"Plan and prepare for the worst, that way the worst can't end up defeating you" were the inspirational words of wisdom that kicked off my in-depth interview session with three-time Baja 1000 overall ATV winner Wayne Matlock.
The prestigious Baja trophy that's awarded each year to those teams fortunate enough to conquer the world's toughest off-road race is often portrayed as the ultimate reward in off-road racing. In reality, the trophy itself is only a representation of the true reward, which is best described as surviving. The truth is most people will never quite understand just how much sacrifice, dedication and the level of commitment that is required to actually cross that finish line, much less earn the overall win. This race in particular is not one a guy can just show up to and take the overall; it demands a level of preparation (almost OCD like) that is not seen in any other discipline of ATV competition.
In late November 2009, Wayne Matlock, along with carefully selected teammates Wes Miller, Josh Caster and Harold Goodman, survived the grueling obstacles and unforgiving terrains of the Baja California, Mexico, desert with an overall ATV win at the 42nd Baja 1000. Although the limelight for accomplishing such a mission usually falls on the racers alone, Wayne made it very clear to me that it actually required the commitment and hard work of 13 additional members of the team to strategize, coordinate, wrench and drive the four pit trucks through some of the most dangerous network of roads in the world. Matlock says, "I consider everyone from racer to pit crew as an actual team member because it takes all of us to finish the race and pull off the win. Every member on the team has a host of responsibilities to fill, and if even one duty is forgotten or missed, it could possibly be the one that ensures our failure."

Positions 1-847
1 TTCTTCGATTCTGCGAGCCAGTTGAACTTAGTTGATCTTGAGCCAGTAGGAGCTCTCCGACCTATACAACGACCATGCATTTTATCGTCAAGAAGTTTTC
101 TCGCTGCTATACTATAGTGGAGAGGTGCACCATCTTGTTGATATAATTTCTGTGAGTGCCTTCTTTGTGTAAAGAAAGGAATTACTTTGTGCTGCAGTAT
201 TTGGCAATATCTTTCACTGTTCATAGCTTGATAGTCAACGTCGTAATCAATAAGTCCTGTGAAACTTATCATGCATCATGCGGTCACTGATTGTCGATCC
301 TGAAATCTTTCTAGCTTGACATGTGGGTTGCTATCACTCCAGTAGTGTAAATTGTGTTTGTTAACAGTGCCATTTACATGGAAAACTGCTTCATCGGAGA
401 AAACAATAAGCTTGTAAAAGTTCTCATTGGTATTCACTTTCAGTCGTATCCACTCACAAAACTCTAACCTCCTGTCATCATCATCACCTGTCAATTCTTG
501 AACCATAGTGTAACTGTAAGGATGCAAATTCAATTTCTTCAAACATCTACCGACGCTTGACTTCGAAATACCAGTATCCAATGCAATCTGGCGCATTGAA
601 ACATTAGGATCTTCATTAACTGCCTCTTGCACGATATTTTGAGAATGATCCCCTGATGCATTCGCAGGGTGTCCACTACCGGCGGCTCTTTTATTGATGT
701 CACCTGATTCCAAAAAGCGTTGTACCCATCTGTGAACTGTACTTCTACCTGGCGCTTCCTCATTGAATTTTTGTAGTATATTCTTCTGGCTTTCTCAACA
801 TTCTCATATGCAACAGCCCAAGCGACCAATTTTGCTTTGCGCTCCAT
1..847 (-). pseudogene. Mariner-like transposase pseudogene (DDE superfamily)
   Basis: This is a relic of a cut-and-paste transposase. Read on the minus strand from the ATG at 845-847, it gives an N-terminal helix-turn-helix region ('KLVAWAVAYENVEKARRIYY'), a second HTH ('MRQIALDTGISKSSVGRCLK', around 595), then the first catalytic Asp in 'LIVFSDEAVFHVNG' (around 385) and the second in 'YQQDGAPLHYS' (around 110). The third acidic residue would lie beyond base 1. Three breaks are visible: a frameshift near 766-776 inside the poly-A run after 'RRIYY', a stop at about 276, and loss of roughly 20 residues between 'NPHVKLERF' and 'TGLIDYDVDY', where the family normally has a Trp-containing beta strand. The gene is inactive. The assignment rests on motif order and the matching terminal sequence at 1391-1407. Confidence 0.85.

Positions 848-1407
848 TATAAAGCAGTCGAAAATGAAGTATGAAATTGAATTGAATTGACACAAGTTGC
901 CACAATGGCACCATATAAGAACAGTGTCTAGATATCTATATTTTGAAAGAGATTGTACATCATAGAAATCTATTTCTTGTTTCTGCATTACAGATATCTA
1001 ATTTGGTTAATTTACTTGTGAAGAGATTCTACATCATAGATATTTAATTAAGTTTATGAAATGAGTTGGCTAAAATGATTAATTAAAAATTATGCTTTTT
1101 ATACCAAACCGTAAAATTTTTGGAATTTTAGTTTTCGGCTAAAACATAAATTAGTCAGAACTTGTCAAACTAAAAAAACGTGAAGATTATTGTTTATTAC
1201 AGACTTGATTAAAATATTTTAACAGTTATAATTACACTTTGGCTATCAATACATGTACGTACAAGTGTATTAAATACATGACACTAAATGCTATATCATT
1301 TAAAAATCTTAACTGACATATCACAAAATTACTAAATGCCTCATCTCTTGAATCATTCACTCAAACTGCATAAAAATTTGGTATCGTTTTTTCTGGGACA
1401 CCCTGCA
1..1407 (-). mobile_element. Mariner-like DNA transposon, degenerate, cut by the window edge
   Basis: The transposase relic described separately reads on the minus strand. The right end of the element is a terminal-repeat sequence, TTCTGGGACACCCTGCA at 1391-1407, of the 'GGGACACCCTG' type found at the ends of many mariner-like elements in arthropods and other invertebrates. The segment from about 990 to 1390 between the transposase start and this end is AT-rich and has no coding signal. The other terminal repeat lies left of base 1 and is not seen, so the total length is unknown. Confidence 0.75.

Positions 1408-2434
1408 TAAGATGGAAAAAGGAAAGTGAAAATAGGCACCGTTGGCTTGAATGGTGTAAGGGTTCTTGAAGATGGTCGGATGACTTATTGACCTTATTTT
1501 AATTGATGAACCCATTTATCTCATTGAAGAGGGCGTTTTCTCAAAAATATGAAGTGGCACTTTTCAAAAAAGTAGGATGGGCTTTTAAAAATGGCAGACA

For those teams competing at the highest level, like Wayne Matlock's, the planning and preparations are a huge undertaking. Preparations for the event-such as hotel reservations to house the entire team for both pre-running the actual race along with securing corporate sponsorships-begin a complete year before they even show up to the starting line. "Believe it or not, the race is actually the easy part if you are properly prepared to handle any problem that can possibly arise. For the 2010 race, we'll have 20 team members, and with only a small budget to work with, we have to search for the best deals for housing, transportation and everything else required for traveling through Mexico," Matlock explained. In fact, the logistics of his team with the help of his wife are already set for the upcoming race at the end of the year.
Throughout the entire year, Matlock spends countless hours testing different setups and components in an effort to discover performance improvements, as every possible advantage over the competing teams could be just the right amount to equal a win. The winning components and setup configurations get put to the ultimate test at a host of additional desert races like the Baja 500, which helps him prepare for the 1000. When the team rolls into Mexico in November, he's confident the race quad is completely dialed and prepped to be the first to reach the finish line.